One of the features of many private messaging apps (i.e., Facebook Messenger) that inspires my unending loathing is the “seen” notification that shows up in the chat box when you have read someone’s message. Or the “message read” indicator that shows up in Messages for iPhone. These little intrusions of forced dialogic transparency are irritants of a very high order indeed.
Why do I so despise this irksome feature of modern communication? Well, like many, I suspect, I don’t want people to know when I have read their message. I don’t want the expectation of an immediate response. I don’t want people to know how compulsively I check my messages or to leave the impression that I am constantly available. I don’t want to have this nagging thought bouncing around my brain for the next half hour: Well, they know you’ve read their message… They’re probably wondering why you haven’t said anything yet… They’re probably thinking you’re ignoring them… They’re probably thinking you don’t care or can’t be bothered to respond… Hurry up, respond, already! Get it over with! Hurry!!
Now, you might be thinking something along the following lines: Who cares if people know that you’ve seen their messages? Just respond when you want. Why import a sense of obligation from people who might not even expect an immediate response? And why cater to it if they do? To which I would respond with: Um, well, yeah. That sound like a very adult approach to communication… But, um… And then I would probably run out of ideas.
But the bottom line is that I want my reading of and responses to messages to be on my terms. I don’t like the idea of being summoned to respond, even if said summoning is largely a product of my own neuroses, assumptions, and insecurities.
Speaking of being summoned…
Earlier this week, I attended a theological workshop put on by our provincial denominational body. The guest speaker just happened to be my brother and the subject was transformation. We talked about how human beings develop and grow. We talked about gradual, incremental change and radical Damascus-road type change. We talked about models of transformation that ranged from the organic to the radically disruptive. We talked about change as the inevitable by-product of human growth and change as the consciously chosen response to our uniquely human existential predicament.
Eventually, we were introduced to a little-known and probably under-appreciated theologian named James Loder whose most well-known work, The Transforming Moment, articulates a uniquely Christian theory of human development and transformation. For Loder, the core the pattern of how human beings become is that of the dying and rising of Christ. A cross and an empty tomb stands over all transformation. This is the pattern—life emerging from death—that has been the structure of God’s engagement with the world from its very foundations. Everything from new growth emerging after a forest fire to increased compassion and honesty emerging out of a broken relationship to forgiveness coming out of a bitter fight with a loved one to salvation emerging out of a recognition that we are helpless in the face of our greatest threat and in desperate need of God.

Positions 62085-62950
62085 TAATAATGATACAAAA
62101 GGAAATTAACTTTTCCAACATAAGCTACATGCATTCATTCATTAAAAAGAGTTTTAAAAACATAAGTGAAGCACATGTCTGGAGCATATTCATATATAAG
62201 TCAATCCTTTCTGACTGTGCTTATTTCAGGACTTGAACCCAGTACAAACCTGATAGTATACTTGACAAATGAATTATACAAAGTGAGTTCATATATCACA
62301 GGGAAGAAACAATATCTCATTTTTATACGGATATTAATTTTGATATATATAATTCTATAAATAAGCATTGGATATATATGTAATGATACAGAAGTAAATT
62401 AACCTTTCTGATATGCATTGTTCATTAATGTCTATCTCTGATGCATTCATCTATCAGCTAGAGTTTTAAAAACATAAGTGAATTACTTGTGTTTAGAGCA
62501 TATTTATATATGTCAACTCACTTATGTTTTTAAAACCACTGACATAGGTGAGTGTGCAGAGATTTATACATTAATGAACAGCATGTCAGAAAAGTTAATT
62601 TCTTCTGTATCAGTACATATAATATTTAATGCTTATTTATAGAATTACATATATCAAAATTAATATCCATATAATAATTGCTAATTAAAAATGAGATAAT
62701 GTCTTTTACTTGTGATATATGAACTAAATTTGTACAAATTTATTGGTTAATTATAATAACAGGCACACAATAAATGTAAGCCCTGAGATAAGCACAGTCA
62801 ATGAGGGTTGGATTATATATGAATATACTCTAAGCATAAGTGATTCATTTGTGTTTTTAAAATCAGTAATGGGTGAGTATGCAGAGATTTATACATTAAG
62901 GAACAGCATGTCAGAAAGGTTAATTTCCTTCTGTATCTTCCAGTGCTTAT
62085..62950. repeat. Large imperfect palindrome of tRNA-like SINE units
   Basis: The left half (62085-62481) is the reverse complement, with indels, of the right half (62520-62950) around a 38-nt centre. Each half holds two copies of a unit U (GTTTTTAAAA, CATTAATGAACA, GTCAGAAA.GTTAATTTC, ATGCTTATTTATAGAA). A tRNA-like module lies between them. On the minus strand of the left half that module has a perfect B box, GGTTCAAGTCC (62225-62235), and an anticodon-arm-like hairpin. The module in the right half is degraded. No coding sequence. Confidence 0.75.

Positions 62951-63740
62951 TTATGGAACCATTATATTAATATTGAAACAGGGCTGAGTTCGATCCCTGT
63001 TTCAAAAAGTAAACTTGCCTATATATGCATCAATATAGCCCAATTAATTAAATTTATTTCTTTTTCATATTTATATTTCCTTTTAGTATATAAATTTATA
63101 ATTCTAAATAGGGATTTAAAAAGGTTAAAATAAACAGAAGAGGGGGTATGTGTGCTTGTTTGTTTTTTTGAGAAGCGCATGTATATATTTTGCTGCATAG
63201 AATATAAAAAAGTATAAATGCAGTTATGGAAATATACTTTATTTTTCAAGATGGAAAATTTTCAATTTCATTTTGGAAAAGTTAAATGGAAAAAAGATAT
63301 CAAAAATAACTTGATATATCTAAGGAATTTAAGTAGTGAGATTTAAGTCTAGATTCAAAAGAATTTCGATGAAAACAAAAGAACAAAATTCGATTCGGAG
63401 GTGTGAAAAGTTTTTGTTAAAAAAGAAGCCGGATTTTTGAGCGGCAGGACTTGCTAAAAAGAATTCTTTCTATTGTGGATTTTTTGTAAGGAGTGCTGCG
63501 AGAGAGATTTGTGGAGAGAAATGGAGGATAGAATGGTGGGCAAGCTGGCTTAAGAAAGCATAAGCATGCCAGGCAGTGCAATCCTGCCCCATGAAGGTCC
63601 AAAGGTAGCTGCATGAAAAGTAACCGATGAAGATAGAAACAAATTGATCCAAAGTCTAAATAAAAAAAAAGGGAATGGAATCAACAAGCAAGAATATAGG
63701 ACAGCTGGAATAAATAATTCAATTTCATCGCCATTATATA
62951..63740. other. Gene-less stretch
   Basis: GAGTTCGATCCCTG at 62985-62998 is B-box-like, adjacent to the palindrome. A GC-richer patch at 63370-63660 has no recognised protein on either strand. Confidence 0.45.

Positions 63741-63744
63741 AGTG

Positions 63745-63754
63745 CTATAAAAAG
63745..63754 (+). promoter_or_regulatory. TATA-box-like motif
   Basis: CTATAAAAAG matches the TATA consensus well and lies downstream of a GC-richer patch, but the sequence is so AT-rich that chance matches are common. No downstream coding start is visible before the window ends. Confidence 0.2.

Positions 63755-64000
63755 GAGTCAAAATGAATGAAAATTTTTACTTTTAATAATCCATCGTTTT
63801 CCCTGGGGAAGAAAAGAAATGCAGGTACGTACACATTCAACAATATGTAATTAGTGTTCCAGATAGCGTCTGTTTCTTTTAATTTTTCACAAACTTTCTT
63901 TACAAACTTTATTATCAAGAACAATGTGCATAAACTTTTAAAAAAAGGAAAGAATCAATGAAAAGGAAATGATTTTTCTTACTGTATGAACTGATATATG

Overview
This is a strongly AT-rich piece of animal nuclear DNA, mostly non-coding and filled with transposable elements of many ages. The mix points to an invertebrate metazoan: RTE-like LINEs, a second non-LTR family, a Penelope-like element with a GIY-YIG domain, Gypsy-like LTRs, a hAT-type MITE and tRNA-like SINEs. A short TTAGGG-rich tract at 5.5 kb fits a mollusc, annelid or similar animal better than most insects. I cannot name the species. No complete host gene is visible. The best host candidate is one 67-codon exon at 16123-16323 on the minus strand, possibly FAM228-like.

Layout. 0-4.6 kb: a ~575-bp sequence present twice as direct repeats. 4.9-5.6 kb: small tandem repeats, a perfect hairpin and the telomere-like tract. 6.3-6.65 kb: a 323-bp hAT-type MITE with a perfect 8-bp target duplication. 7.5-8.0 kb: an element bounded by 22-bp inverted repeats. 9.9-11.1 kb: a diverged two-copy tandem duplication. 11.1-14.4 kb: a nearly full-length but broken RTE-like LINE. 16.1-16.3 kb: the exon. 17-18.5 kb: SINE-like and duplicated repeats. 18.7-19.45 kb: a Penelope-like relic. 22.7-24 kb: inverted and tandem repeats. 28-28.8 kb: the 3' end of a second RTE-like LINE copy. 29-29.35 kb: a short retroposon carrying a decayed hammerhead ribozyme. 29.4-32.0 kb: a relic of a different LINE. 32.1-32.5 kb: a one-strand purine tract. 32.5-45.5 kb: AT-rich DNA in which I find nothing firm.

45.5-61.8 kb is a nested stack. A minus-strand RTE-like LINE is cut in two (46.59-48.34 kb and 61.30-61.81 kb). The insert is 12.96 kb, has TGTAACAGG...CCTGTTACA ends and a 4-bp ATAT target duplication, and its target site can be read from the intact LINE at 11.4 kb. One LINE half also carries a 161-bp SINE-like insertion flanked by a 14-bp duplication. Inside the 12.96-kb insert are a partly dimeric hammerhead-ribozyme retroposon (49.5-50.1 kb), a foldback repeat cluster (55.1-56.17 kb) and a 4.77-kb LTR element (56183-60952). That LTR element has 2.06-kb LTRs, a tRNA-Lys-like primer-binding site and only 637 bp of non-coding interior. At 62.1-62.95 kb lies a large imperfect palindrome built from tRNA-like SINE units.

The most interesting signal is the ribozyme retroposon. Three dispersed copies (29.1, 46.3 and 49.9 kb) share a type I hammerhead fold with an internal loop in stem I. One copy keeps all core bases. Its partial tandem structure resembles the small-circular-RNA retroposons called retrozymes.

Cross and empty tomb. Death and new life. All the way down.
Every human being, according to Loder, must reckon with what he calls “the void.” The void can be a cataclysmic existential encounter with the possibility of nothingness, but far more often it is simply “any experience of loss, pain, grief, or any other element of human experience that confronts us with our limits.” Any encounter with the void forces us a question upon us. Will we participate in the grain of the universe and allow our “deaths” to lead to new expressions of life? Or will we be defeated? How will we be (trans)formed? How will be respond?
It’s an intriguing idea, to think of cross and resurrection being the pattern of how all life grows, right down to the cellular level. But whatever we might make of Loder’s overall approach to human transformation, it seems to me that Loder’s theological vision is giving expression to the simple truth that to be a human being is to be addressed. And to be summoned to a response.
We are called to from the other side. We live in a world that points beyond itself at every turn and which simultaneously frustrates our deepest desires for love and justice, for beauty and connection, for permanence and a stable hope. The world is itself a summons from its maker. It is a conversation where we don’t dictate the terms, no matter how much we might wish this were so.
We can try to ignore the message, but only for a while. Eventually the void becomes impossible to ignore. A death. A fracture. A crisis. A wound too deep to heal. An experience of love or beauty that comes inevitably tinged with transience. An indescribable gift of mercy that we wish were not necessary. A haunting sense, however inchoate, that we were made for more than the finite and fragmentary options available to us. An unshakeable conviction that despite the insistence and persistence of death that touches everything we see, we were born for life.
Gradually these experiences and impressions accumulate, the voice gets louder and more insistent, and a response seems not only urgent but vitally necessary. As if our very lives, our very selves depended upon it.
The message has been sent. And seen. The move is ours.